As for cost, here's a minor miracle: Ten colleges and eight universities out of our 100 didn't charge a sticker price of $50,000-plus this year, and three — Wheaton and Hillsdale on the liberal-arts side and Elon among universities — managed to keep their price below $40,000. Sewanee: University of the South put itself in a class of its own by cutting its total cost by 10%, to a relatively modest $42,318. Centre College and Gustavus Adophus stand out among liberal-arts colleges, and Worcester Polytechnic Institute and the University of Portland shine on the university side for spreading their financial aid generously between need-based and non-need-based aid.
Princeton Meets Its Goal
Ten years ago, Princeton University took the unprecedented step of eliminating loans from its financial-aid package, with the goal of shrinking student borrowing almost to the vanishing point. Mission accomplished: Princeton's average debt — $5,225 — is the lowest on both our lists, and its students now borrow mostly for convenience, says Robin Moscato, director of financial aid. "They do so for reasons such as purchasing a laptop or replacing the work-study requirement. It's a choice they make to improve their Princeton experience."
Princeton uses its no-loan financial-aid policy to further another long-time goal: increasing diversity on campus. This Ivy League institution offers need-based aid to 57% of its students and would like to see that number grow. "We're always seeking and hoping to enroll more talented, qualified students from lower-income backgrounds," says Moscato.
Students lucky enough to attend under any circumstance receive an outstanding education. Set on a storied campus, Princeton offers small classes, a broad-based curriculum, a student body filled with superstars and a faculty that practically teems with Nobel Prize winners. Its freshman retention rate is 98%, for good reason. Why would anyone leave?
Pomona Sets Priorities
When Pomona first topped our list in February 2009, President David Oxtoby faced a set of tough choices. The recession had sapped the school's endowment and increased the demand for financial aid. Alumni donations had stalled. Pomona's ambitious plans for new arts facilities and new residence halls suddenly seemed, well, maybe too ambitious. Three years later, Pomona has rebounded with a recovering endowment, replenished donations and two state-of-the art residence halls. A campaign to fund the arts facilities, delayed for a year, is back on track. And the academic quality and plentiful financial aid that has twice before made Pomona our top-ranked college puts it at the top again.
But the school is now making do with less, and some of the small luxuries that give Pomona its private-school cachet have dwindled or disappeared. Staff members who left have not been replaced. A member of the Claremont Colleges, the college has "significantly expanded" its cooperation with the four other undergraduate colleges in the consortium, sharing resources and programs. "We're not trying to do as much on our own," says Oxtoby. Pomona's signature outdoor-adventure program was cut back, and the chocolate-tasting extravaganza that kicked off exam week is no more.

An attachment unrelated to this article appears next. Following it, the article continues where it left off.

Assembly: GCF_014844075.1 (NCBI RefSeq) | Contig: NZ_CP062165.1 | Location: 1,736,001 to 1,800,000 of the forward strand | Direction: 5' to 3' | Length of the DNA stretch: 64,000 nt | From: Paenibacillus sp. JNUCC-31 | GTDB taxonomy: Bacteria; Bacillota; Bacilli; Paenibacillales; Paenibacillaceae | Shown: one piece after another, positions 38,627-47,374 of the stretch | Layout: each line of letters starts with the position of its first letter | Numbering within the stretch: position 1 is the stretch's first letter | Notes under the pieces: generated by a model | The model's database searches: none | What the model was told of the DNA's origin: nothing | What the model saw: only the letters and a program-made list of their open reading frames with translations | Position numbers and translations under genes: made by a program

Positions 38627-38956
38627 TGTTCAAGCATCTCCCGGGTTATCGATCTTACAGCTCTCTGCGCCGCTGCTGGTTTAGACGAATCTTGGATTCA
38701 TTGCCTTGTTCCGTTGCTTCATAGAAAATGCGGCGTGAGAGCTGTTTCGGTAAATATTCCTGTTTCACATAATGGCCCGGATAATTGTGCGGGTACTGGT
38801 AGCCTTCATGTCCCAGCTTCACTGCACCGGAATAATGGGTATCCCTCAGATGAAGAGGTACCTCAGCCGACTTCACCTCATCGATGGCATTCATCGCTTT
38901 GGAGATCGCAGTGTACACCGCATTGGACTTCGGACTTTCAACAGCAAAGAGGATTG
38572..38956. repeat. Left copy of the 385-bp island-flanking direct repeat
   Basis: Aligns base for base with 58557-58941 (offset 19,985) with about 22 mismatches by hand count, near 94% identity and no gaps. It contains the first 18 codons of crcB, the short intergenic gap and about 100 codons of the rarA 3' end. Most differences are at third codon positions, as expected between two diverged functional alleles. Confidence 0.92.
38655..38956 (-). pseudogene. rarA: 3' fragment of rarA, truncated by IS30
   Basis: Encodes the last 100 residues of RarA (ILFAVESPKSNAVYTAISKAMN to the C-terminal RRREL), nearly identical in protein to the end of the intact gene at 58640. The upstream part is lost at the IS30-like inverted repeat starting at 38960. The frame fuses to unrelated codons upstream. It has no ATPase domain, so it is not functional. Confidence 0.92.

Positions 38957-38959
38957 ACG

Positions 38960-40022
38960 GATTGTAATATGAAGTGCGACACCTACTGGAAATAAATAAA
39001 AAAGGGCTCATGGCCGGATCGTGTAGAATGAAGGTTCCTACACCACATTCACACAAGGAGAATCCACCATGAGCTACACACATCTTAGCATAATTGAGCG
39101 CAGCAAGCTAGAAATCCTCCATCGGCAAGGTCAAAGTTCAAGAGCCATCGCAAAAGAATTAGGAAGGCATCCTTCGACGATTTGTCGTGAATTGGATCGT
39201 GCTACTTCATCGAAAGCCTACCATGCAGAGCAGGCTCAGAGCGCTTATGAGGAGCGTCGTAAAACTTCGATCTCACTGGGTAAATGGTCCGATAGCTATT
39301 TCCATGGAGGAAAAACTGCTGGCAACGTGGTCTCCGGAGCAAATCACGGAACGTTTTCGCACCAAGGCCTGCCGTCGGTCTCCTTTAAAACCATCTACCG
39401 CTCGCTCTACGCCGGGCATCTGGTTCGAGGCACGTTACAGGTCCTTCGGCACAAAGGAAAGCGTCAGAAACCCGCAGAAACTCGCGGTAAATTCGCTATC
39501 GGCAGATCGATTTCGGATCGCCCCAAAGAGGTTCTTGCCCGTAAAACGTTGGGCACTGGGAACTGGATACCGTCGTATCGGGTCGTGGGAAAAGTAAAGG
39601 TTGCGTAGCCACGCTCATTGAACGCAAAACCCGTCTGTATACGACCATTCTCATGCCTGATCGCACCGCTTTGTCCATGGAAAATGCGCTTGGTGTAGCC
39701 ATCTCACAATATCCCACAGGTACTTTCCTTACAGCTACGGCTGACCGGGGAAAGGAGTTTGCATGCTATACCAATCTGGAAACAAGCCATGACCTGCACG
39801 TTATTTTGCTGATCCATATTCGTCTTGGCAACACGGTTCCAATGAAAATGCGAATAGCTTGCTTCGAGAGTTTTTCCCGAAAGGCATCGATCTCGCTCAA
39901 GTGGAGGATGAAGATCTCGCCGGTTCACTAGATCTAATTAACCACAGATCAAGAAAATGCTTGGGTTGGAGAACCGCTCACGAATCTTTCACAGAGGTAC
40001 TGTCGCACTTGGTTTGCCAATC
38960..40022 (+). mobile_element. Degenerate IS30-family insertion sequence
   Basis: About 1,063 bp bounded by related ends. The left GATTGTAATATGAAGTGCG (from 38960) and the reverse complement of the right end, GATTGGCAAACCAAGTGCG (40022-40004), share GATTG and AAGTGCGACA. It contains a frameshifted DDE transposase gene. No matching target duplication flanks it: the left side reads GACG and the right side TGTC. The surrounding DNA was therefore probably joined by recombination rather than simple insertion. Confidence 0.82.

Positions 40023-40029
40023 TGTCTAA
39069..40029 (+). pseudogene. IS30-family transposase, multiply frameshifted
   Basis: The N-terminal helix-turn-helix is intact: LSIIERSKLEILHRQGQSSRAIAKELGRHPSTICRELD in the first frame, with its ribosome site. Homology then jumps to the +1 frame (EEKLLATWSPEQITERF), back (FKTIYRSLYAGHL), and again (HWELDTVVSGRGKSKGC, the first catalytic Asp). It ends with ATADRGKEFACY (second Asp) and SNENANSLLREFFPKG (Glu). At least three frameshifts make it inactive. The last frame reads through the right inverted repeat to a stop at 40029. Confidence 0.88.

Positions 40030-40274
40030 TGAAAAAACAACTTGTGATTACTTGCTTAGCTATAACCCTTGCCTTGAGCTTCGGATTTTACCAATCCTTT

Leslie Appleton of Phoenix considers Pomona's small class sizes, high quality and liberal-arts focus well worth the price of admission, regardless of recent cutbacks. "The best thing you get out of a place like Pomona is learning how to explore different things, and the emphasis on holistic education is good for developing critical-thinking skills. I honestly believe I'm getting a superb value out of my education." As for the chocolate party, Appleton, a senior, laughs. "That was hard to give up."
The universities on our top-100 list include both the most prestigious research institutions in the world and lesser-known, regional institutions.
But all offer the range of majors and degrees that typify the university model, and all deliver the quality and affordability that represent our definition of value.
Of the top ten schools in our rankings, seven offer enough financial aid to bring the annual total cost to less than $20,000.
1. Princeton University
Location: Princeton, N.J.
Undergraduate Enrollment: 5,220
Total Annual Cost: $50,269
Average Annual Need-Based Aid: $34,719
Average Debt at Graduation: $5,225
This Ivy League institution posts one of the best four-year graduation rates among the schools on our universities list, and its no-loan financial-aid policy, the first in the country, allows students to leave Princeton with little or no debt. Princeton's total cost makes it the least expensive member of the Ivy League.
2. Yale University
Location: New Haven, Conn.
Undergraduate Enrollment: 5,294
Total Annual Cost: $53,700
Average Annual Need-Based Aid: $38,914
Average Debt at Graduation: $9,254
With an endowment of $19.4 billion, Yale can afford to be generous with its financial aid: Students who qualify receive an average financial-aid package of almost $40,000 a year. Applicants to Yale confront fierce competition; only 8% are admitted. Virtually all of Yale's freshmen return for sophomore year.